Thereafter the House had to be adjourned for two hours. Again, the already announced Bill was handed over to the committee on October 25, instead of October 26– without a discussion, without a debate.

Look at it! The law itself was black and it was moved in the House by ignoring the rules and procedures. It was made to appear to the public that the law had been placed forever in the cold storage. That was not the case. It was just put on the sedatives. After waking up, it would start kicking. And the freedom of expression in a democracy would be murdered.

What path the law would take is in the womb of time.

Today, we are left with many questions. When a state government makes laws to protect its corrupt sons by keeping the judgment of the Supreme Court in the pocket, then should the debate first be on the law or on the contempt? As the dates fall, the ordinance will throttle free speech and expression.

How to get out of this?

Rajasthan Patrika is the newspaper of Rajasthan. The government did not spare any effort to paint our face dark.

Should the public accept this black law unwillingly? Should we allow the Hitler regime to prevail over democracy? The elections are away. There is a whole year ahead. It is a long time span. A lot of damage can be done in the meantime.

Rajasthan Patrika is such a seed whose fruits are dedicated to the people. Therefore, accepting the advice of our Editorial Board, the Board of Directors has decided that till the Chief Minister, Vasundhara Raje, does not take back this black law, Rajasthan Patrika will not publish any news of hers or those related to her.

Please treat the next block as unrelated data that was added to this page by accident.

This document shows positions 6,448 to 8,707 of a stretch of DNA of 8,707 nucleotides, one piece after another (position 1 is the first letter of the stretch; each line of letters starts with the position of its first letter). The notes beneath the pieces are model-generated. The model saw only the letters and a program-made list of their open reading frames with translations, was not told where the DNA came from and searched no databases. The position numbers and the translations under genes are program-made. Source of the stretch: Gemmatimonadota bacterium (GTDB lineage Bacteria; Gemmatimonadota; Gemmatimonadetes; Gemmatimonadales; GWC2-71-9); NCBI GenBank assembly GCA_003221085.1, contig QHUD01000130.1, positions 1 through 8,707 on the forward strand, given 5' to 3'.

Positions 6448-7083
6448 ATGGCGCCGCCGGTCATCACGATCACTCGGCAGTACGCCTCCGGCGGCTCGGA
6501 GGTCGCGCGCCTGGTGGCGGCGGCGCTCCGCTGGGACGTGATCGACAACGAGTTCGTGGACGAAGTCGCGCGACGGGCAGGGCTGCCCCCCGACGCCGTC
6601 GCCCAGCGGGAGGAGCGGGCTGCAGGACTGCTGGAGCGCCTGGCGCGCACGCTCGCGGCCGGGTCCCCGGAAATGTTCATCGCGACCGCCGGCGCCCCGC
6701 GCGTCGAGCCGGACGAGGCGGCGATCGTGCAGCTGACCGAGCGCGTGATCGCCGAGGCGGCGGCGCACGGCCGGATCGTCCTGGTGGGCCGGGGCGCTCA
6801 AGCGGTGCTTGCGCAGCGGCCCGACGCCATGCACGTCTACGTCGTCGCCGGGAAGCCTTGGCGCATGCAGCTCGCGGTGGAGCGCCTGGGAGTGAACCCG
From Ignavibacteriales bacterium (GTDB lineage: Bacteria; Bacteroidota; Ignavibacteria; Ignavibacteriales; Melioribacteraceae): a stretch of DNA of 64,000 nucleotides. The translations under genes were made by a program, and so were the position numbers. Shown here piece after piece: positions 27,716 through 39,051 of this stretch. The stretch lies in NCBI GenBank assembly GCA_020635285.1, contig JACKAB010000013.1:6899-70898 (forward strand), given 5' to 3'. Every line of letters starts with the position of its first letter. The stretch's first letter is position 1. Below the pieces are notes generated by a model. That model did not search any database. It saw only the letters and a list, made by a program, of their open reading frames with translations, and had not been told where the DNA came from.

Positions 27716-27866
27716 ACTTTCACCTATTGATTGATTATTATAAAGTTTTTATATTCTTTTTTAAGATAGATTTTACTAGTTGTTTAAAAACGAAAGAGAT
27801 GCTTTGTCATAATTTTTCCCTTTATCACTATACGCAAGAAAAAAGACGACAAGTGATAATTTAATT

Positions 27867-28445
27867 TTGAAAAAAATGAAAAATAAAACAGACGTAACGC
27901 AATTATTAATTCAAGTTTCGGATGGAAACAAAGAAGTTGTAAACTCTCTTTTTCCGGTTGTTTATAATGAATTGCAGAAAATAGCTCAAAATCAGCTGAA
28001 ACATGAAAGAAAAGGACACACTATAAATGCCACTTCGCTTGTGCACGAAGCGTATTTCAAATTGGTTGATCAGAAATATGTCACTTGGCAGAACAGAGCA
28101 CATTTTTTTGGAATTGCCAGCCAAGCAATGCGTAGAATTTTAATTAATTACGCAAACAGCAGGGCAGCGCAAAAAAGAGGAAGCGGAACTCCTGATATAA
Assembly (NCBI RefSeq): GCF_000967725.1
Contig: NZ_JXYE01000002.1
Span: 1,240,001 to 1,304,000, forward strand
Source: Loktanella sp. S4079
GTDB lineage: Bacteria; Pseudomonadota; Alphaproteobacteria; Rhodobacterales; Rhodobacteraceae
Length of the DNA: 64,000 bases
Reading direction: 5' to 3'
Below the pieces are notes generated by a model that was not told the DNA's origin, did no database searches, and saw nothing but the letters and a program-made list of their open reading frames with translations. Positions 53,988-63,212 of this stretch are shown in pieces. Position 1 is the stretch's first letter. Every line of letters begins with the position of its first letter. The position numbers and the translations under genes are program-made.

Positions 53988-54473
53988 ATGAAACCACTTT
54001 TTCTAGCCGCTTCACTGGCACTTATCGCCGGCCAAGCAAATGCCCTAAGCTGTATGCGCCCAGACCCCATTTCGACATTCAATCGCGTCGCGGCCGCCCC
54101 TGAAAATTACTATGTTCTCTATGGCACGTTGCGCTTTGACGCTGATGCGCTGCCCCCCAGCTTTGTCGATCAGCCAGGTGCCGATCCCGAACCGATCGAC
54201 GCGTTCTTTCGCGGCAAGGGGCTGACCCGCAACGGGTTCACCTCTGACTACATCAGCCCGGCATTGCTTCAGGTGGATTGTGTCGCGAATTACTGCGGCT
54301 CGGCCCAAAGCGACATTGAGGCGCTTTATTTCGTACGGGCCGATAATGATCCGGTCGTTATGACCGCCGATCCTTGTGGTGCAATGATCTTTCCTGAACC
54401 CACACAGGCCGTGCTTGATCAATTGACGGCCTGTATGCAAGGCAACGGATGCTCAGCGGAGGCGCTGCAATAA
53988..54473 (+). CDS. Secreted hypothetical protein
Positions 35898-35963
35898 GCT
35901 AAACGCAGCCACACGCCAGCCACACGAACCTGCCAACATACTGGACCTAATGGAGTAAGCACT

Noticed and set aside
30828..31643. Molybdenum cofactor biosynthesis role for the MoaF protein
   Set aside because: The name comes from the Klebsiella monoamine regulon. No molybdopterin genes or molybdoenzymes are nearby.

This is a matter of democracy, of free expression and of the pride of people’s mandate. Hope the blessings of the public will be with us as it has been the case always. Victory to India! Victory to democracy!!

Journalism #101: Lessons for Indian broadcasters from a Briton in America

Concomitant with the rise of the Right, India’s brain-dead TV news channels have offered the platform to the most communal, incendiary, racist viewpoints in the last four years, on a host of issues designed to pot of polarisation boiling.

In the absence of editorial discretion, or possibly because of it, all manner of wackos, from representatives of “cultural organisations” to tilak-toting babas and beard-stroking mullahs, have managed to say stuff beyond the pale of civility.

All this is passed off in name of “balancing the debate”, as if there can be “another side” to the cold-blooded killing of human beings in the name of a mutant, militant version of a great religion. Or the disenfranchisement of a vast mass of voiceless people.

Result 1: Normalisation of the abnormal, as the former TV presenter Sashi Kumar said in an excellent speech earlier this year.

Result 2: Communalisation of the discourse: the writer Paul Zacharia declared recently that the “most of the communal agendas were mostly set by the media”.

Result 3: Poison in the pool from which we all drink. Venom in the water supply. And a astonishing spurt of meanness and vengeance.

Much of what is happening to politics and the media in India is mirrored in the United States, but with a key difference: news organisations have stood up to the threats, intimidations, and tax terrorism and told the freaks where to eff off.

In this excellent Channel 4 video, the Guardian writer Gary Younge stands up to the ace idiot, Richard Spencer and shows that good journalism demands that we don’t just provide a platform for the bizarre, but question, question, question.